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Chessy Prout, the Woman at the Center of the Prep School Rape Case, Wants To Inspire Other Survivors

Chessy Prout, the Woman at the Center of the Prep School Rape Case, Wants To Inspire Other Survivors

The young woman who was sexually assaulted by Owen Labrie, a former student at the elite St. Paul's School, revealed her identity in an interview on Tuesday morning's "TODAY" show.

Chessy Prout said in the interview that by coming forward, she hopes to inspire other sexual assault survivors to tell their stories. Prout previously testified at Labrie's trial, but remained anonymous.

"I feel ready to stand up and own what happened to me," Prout told "TODAY" show host Savannah Guthrie. "And I'm going to make sure that other people, other girls and other boys, know that they can own it too, and that they don’t have to be ashamed."

Labrie was accused of raping Prout in 2014 when she was 15, reportedly as part of a "Senior Salute" tradition where senior boys attempt to have sex with underclassmen. He was convicted of misdemeanor sexual assault, but was acquitted of more serious felony sexual assault charges. Labrie was sentenced to one year in prison, but was released after serving two months.

The outcome of the trial is part of a gross pattern of light sentences for white men accused of rape — former Stanford student Brock Turner will be released from jail this week after serving just three months for assaulting a passed-out woman, and 18-year-old David Becker received probation and no jail time after sexually assaulting two unconscious women at a house party in April. Becker's attorney said that the sentence would allow him to "go onto the next step of his life," and get the "college experience."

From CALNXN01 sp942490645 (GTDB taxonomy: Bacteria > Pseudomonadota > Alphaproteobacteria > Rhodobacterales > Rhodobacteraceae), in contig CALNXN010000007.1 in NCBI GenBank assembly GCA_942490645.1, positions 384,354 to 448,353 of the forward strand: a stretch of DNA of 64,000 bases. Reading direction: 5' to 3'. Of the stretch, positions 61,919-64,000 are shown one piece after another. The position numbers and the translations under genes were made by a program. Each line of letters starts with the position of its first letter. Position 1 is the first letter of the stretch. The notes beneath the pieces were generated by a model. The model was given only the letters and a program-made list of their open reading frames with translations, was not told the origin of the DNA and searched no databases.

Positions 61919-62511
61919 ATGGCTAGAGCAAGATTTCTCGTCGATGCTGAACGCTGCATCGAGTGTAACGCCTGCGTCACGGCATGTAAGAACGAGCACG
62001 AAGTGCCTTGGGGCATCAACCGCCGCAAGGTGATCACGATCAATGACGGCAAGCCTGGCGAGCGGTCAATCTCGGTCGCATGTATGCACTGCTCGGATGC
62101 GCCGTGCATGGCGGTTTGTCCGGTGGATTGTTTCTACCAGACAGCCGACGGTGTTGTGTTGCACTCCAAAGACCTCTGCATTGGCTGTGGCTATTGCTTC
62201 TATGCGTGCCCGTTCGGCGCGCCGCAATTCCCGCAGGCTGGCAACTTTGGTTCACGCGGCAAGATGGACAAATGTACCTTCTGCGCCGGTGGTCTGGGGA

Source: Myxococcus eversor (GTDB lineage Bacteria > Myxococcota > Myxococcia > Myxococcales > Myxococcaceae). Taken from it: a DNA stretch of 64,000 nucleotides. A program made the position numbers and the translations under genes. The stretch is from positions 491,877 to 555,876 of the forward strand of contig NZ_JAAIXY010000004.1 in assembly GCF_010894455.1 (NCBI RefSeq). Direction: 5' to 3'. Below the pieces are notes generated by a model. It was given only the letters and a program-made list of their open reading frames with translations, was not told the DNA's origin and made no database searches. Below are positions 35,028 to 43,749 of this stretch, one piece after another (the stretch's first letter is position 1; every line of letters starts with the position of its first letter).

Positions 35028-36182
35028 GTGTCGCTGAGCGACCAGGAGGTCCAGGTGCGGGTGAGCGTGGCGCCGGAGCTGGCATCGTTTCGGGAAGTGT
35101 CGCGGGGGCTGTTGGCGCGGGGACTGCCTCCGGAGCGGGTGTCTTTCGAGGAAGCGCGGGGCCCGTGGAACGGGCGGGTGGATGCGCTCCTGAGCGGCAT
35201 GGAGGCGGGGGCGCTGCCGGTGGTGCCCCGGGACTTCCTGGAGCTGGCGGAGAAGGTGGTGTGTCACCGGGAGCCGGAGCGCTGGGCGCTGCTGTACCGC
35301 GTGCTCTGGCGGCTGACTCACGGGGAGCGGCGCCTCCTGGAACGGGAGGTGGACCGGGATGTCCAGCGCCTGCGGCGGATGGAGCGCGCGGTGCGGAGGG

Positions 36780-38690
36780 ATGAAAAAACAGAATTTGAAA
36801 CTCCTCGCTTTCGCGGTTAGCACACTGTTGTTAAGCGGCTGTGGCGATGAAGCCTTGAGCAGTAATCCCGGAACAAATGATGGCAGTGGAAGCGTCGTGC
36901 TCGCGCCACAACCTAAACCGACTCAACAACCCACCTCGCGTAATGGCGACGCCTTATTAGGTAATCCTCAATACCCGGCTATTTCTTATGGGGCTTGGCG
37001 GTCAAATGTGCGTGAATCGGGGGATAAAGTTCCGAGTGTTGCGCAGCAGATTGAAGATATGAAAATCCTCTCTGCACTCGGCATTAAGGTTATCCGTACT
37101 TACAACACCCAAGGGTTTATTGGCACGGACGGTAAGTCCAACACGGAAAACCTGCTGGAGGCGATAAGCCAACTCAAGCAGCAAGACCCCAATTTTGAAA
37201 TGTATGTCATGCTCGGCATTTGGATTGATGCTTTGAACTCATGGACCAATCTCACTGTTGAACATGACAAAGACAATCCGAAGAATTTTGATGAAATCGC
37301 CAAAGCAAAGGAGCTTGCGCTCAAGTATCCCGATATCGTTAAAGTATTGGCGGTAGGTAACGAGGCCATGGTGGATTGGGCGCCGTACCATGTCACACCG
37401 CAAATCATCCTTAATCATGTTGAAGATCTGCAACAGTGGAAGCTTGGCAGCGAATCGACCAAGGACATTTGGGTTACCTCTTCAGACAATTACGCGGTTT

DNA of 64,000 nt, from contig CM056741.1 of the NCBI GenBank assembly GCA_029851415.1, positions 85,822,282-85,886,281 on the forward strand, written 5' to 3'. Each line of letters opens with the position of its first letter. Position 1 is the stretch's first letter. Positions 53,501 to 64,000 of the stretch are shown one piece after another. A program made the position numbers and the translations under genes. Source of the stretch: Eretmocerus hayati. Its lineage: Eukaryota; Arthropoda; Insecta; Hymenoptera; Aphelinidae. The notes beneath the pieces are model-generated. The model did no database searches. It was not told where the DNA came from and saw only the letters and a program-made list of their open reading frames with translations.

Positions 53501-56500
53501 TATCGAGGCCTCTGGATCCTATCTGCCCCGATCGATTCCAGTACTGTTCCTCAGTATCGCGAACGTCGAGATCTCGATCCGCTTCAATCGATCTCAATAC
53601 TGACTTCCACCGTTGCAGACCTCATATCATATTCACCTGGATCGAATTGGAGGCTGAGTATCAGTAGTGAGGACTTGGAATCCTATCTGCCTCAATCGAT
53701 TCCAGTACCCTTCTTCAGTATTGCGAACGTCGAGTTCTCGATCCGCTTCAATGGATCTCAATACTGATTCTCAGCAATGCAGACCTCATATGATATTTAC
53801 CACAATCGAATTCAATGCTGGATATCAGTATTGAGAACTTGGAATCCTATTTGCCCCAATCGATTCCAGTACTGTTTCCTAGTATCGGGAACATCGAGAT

In her interview, Prout said she was disgusted by Labrie's verdict.

"He definitely did do it knowingly," Prout said. "The fact that he was still able to pull the wool over a group of people's eyes disgusted me."

After Prout returned to St. Paul's and received backlash from fellow students, she left. Her family filed a civil suit against the school for not "meeting its most basic obligation to protect children entrusted to its care." The school denies a culture or tradition of sexual assault at St. Paul's, but says Prout's story has brought about positive changes on campus.

Prout hopes to continue to empower others to be autonomous over their own bodies; she started a trending campaign with another survivor under the hashtag, #IHaveTheRightTo, to inspire survivors to share their stories and not feel ashamed or silenced.

"I hope he learns. I hope he gets help," Prout said of Labrie. "Because if he doesn't learn, he will do it to another young woman."

More From Glamour:
• What Brock Turner Should Have Said in His Letter to the Judge in the Stanford Rape Case
• This Woman's Letter Reveals Everything That's Wrong With How the Law Handles Sexual Assault
• Lady Gaga Releases Music Video About Campus Sexual Assault

• What We Still Get Wrong About College Sexual Assault

Photo Credit: Courtesy of the "TODAY" Show